Tag Archives: lace

So long, perfect record


Let me just start by saying that I have not been sick in about four years. I mean, I get hit by allergies in the spring and fall, and I get a cold every now and then, but I haven’t been stay-at-home sick in years. Well, until this week anyway. This week ended my no-sick streak in a big way. I missed three days of work; I went through multiple boxes of Kleenex; L made me soup; I even got to the pathetic point in sickness when you wonder if this is just going to be how it is now. I hate being sick, but as a knitter, it has its advantages.

On my first day home, I actually couldn’t knit. I spend the day wrapped in an afghan, intermittently reading and sleeping. I drank lots of tea and hot lemon (a family staple), and the next day I thought I was better. I went to work on Tuesday, feeling mostly okay. Then I went to work on Wednesday, and by the end of the night, I felt awful. I spent the next two days at home.

But, thanks to be brief uptick at the beginning of the week, I managed to make the week pretty productive. To whit: I am halfway through the first of my Christmas socks (a gift for my sister), I started a new shawl and am through the first chart, and I made a little headway on the much loved, though equally neglected, Spruce Jaywalkers. I wasn’t really planning this as a productive week obviously, so I don’t really have before pictures, but here’s what I managed to get done between sneezes and naps.

First, Christmas socks. I actually wanted to get these started a month ago (I swatched for them in August, for heaven’s sakes), but there always seemed to be something else on the needles. Anyway, on Monday night, when I was feeling a little better, I cast on the cuff for Cookie A.’s Daphne sock pattern. I fell in love with these socks when she first released the pattern, and knew it would be perfect for my sister, who always looks longingly at my handknit socks, and especially at the lace ones.

One of my favourite things about lace socks is that they’re a surprise when you put them on.

I’m knitting these in indigodragonfly’s Merino Silk 4-Ply Sock, a 50-50 silk merino blend that is very soft (and a little slippery) and perfect for the pattern. Although this is a fingering weight and the pattern calls for sport, it’s working out just fine. The colour is not quite as bubblegum as Cookie A.’s, but it’s certainly feminine, which you’d expect from a colourway called Don’t You Have an Elsewhere to Be? (Cordelia).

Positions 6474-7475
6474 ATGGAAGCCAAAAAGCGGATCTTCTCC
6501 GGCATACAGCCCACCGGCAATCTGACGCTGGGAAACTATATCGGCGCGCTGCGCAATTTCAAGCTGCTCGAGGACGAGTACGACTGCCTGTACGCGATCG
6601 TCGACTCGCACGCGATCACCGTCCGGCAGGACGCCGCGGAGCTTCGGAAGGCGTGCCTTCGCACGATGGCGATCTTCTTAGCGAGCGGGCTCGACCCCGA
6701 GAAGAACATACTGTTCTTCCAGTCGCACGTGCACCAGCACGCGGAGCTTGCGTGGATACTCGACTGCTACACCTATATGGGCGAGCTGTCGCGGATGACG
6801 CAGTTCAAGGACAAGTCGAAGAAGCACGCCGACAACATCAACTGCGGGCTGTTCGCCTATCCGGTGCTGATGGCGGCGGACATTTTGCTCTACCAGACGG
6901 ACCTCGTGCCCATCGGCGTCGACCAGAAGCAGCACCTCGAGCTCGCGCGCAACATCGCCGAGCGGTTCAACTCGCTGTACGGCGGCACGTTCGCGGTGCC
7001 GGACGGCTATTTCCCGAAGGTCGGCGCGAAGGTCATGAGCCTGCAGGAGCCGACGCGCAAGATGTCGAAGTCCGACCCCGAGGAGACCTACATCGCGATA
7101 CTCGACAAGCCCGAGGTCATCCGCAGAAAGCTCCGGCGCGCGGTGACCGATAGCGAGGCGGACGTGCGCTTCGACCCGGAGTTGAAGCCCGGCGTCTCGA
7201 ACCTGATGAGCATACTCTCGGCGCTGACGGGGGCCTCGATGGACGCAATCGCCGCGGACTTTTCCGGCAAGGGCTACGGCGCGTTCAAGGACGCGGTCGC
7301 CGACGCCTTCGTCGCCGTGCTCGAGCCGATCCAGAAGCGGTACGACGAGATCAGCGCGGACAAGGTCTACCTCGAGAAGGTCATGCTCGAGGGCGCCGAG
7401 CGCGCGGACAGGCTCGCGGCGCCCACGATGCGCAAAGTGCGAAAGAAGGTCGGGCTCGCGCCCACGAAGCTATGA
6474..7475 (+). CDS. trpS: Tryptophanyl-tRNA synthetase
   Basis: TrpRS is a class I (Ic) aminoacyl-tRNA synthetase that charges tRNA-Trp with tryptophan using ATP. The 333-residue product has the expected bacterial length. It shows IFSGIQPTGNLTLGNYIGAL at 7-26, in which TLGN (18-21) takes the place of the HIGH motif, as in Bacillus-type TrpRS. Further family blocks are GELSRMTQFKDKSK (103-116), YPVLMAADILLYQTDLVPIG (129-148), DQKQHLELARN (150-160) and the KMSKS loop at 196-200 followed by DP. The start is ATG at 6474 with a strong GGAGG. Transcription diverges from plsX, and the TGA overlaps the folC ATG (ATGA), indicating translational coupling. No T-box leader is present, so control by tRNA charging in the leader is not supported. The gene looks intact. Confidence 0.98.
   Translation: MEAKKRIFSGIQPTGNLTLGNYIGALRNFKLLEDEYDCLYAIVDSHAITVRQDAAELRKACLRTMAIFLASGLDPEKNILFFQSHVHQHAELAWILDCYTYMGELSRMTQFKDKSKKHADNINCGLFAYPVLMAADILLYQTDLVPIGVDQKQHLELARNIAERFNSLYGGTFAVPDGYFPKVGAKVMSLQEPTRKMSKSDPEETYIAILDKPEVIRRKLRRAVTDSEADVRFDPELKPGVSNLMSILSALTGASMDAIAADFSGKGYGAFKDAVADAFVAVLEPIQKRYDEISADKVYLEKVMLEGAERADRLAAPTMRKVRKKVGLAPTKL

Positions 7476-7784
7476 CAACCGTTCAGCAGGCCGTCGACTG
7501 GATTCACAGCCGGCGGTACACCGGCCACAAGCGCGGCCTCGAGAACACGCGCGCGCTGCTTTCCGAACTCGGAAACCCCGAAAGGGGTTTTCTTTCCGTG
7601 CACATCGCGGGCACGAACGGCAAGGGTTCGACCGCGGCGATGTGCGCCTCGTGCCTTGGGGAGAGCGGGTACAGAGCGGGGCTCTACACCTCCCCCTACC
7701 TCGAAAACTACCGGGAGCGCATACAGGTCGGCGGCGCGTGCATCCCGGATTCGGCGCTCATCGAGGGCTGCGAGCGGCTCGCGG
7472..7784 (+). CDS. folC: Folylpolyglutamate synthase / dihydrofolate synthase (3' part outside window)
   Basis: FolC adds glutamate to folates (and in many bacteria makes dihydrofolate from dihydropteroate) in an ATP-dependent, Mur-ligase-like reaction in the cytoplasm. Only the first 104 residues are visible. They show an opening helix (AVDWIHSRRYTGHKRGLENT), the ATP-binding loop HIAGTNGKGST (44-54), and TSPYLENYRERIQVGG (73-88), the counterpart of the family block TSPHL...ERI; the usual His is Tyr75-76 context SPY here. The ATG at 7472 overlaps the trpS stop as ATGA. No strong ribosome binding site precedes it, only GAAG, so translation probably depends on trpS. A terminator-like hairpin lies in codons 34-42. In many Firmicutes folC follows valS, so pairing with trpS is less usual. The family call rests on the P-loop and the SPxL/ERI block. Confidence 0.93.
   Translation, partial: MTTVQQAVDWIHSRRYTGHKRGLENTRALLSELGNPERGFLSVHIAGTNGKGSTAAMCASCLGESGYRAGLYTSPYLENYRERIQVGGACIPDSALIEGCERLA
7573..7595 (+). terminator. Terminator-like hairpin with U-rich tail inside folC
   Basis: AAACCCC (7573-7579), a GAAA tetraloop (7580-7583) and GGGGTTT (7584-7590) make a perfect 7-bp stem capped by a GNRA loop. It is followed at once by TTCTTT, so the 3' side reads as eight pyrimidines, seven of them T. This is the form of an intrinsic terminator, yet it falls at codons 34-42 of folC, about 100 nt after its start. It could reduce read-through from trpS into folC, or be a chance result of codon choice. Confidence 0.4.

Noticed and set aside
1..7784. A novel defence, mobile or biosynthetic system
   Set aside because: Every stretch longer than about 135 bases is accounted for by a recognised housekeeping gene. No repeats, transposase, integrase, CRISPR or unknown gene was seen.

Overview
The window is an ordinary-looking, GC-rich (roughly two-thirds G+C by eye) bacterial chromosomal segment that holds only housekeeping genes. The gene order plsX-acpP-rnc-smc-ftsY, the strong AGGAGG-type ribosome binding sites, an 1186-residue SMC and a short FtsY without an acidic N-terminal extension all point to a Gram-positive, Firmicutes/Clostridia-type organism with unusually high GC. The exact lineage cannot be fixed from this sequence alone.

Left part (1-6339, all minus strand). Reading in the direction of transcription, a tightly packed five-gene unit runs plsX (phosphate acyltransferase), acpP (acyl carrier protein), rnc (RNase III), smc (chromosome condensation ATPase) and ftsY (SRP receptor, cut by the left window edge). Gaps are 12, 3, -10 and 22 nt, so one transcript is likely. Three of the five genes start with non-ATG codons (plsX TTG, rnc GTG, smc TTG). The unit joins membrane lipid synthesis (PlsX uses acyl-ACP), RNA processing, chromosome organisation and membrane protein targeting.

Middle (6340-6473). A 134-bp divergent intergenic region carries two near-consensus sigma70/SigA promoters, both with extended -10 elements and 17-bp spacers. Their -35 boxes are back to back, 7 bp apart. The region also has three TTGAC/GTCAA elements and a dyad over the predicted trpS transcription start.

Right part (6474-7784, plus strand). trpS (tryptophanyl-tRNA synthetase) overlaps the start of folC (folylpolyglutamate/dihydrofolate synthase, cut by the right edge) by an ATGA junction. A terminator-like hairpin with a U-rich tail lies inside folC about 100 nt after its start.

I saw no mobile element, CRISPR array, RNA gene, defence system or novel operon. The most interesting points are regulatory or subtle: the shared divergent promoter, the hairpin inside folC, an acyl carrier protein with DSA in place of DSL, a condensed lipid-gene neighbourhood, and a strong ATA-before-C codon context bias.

Here’s the expanded lace pattern. (I know this will be a good gift because I want to keep them for myself.)


I guess it makes sense that I started a few things this week, given all the finishing I did last week. New project number 2 is The Lonely Tree Shawl by Sylvia Bo Bilvia (hilarious name, no?). I’ve had my eye on this one since she released it a few weeks ago. It’s a free pattern, written for a worsted weight tweedy sort of yarn, and honestly, how perfect is that leafy lace for fall? Well, on Tuesday when I was in the shop, Claudia (the owner) mentioned she’d like it if I wore more garments knit from yarns we carry (I knit with shop yarns all the time, but socks and things are harder to see). I was trying not to shop for myself before Christmas, but this seemed like the perfect excuse, so I snapped up some of The Fibre Company’s Acadia – a merino, baby alpaca, and silk blend – in Douglas Fir and cast on on Wednesday.

The other reason I cast this on was because I needed something to break up all the sock action I had going on.

I just finished the first of three charts (the others are about half as many rows each) and although it looks small, I have faith in the powers of blocking. I’m thinking it will be a sort of warmer, wintry shawl, and chose the colour because it will go nicely with my dark red winter coat.

Finally, the Spruce Jaywalkers. I actually finished the first one in Nova Scotia, casting on the second during the plane ride back to Toronto. I fully planned to just buckle down and knit the second, but then other projects came along, as they do, and it just kind of stuck around. Usually a sock taking this long is an indication that I’m bored with it, but that is not the case here. I continue to delight in the colour changes and watching how they stack up, and this sock has been faithful TV and travel knitting when I didn’t have something else more pressing to work on.

One and a half socks.

The pattern is easy, but not so mindless as to be numbing, and the yarn is fun and nice to knit with. I was an inch or so above dividing for the heel when I picked these up, and now I’m into the gussets, so it probably won’t be long before this is a completed pair, which I’m quite excited about. I have another skein of this Fleece Artist BFL Sock already wound and destined to be a pair of plain socks once these one are off the needles – truly, I love this yarn.